These encounters with monkeys had me free associating in another international direction and taking a Journey to the West with the Monkey King. The ostensive background to the novel is the monk Xuanzang’s sojourn in India to secure better translations of Buddhist sutras. In this fictive account, the monk Tang Sanzang is the protagonist. However, the star of the story is Tang Sanzang’s most intelligent disciple, the Monkey King. Every day, the Monkey King is either saving the monk from certain death and destruction or having a fine time wreaking havoc. Xuanzang constantly reprimands him for misbehaving. Eventually Guanyin places a gold ring on the Monkey King’s head. When Tang Sanzang chants the Ring Tightening Mantra, the Monkey King gets unbearable headaches and stops whatever he had been up to.
Journey to the West is clearly a buddhist allegory about learning to control our monkey-mind and enter Nirvana. Like Frankenstein’s monster the monkeys are simultaneously stronger and less articulate than we are, symbolically embodying our lesser selves. In Journey to the West, however, chanting and religious belief help control the effects of this lesser self, which when tamed becomes a force for good. In contrast, in Mary Shelley’s world each time it there are no means short of destruction to control the effects of mad science.
And there it is. When the monster faces Frankenstein, he pleads for a wife because loneliness is the greatest burden. Indeed, it is his loneliness that makes him human-like, if not fully human. If we return to the monster’s making and abandonment, we discover cold and darkness and fear and hunger. Once he found a home amongst the cottagers, he made due with berries and companionship. The monster demands that Frankenstein create him a wife because the “interchange of sympathies” is necessary for his being. Being inconsistent, Frankenstein first promises to make a wife for the monster and then destroys his work before she is animated, once again leaving the monster alone. The fate of the maker and his creation is sealed: “I will see you on your wedding night,” the monster promises and Frankenstein decides to do everything in his power to save Elizabeth.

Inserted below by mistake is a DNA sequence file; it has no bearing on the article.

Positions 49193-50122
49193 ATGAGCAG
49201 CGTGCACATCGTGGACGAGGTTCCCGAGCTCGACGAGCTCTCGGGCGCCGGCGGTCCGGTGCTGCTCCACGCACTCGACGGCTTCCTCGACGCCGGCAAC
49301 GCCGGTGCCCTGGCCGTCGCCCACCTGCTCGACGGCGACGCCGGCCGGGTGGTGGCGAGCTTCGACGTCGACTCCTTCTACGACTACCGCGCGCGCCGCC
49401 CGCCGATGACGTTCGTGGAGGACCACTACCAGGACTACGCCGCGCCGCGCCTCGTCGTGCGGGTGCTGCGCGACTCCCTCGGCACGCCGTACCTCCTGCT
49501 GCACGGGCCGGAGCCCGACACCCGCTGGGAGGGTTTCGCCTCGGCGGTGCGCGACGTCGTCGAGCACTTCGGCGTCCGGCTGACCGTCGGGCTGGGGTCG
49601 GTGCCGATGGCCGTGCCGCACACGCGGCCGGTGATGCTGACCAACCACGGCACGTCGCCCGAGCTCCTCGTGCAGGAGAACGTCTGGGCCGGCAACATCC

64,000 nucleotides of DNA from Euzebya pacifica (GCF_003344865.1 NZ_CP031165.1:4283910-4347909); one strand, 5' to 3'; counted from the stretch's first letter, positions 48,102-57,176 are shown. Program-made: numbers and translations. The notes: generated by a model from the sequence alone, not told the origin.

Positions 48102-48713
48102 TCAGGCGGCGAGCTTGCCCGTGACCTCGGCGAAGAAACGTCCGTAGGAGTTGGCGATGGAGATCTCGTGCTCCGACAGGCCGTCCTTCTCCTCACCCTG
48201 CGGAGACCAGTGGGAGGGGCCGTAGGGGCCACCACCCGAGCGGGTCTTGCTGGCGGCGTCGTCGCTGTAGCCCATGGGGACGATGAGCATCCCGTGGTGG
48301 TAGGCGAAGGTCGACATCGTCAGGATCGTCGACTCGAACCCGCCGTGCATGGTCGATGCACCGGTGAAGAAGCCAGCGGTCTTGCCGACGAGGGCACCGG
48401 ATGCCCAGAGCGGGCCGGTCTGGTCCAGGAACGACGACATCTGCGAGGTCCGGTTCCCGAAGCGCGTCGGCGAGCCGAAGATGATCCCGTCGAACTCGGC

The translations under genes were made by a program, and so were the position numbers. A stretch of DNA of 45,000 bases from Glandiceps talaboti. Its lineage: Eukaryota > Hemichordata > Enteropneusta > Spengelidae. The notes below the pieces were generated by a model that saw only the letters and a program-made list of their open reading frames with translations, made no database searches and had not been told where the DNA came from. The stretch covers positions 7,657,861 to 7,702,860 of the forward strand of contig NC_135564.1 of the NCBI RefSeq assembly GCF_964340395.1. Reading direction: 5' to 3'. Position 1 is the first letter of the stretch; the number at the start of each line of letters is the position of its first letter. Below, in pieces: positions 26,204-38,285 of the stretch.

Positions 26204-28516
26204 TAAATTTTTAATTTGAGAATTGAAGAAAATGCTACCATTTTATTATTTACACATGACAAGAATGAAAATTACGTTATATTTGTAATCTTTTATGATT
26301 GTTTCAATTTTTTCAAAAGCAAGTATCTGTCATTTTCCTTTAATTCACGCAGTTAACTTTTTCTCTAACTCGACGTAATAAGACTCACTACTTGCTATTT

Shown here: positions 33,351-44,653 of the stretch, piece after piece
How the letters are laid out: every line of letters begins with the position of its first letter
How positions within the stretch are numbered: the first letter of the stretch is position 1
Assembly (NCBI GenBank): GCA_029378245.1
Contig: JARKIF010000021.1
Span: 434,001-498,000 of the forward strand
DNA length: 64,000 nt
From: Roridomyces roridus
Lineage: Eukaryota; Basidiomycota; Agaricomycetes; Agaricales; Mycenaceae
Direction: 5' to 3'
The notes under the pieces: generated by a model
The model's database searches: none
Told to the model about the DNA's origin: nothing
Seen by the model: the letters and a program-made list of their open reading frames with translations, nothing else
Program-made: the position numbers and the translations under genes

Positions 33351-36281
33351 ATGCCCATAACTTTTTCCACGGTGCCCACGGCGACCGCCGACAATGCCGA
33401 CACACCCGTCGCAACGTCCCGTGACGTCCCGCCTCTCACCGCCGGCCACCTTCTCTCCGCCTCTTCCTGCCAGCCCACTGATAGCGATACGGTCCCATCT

Standing on the platform of Delhi’s red line, which has inscribed living history in iron tracks, it suddenly feels as if we children of modernity are always already standing at the end of the line, looking out at raw sewage. We’ve passed through colonial occupation and arrived at master planned communities via the brutal establishment of the nation state. We feel the suction of the city center pulling in fresh blood from its hinterlands and spitting out desiccated bodies along its transportation lines. We set up security gates and punish students who speak truth to power. We arrest the odd politician for corruption that doesn’t really surprise us because, well, the point is to get rich and live behind fortified walls and hire trainers and cooks and have unlimited access to the best possible flesh. And despite our inability to discern the totality of the Franken-City, nevertheless our creation looms and roars. Where, it asks, is our compassion for the creatures of our arrogance?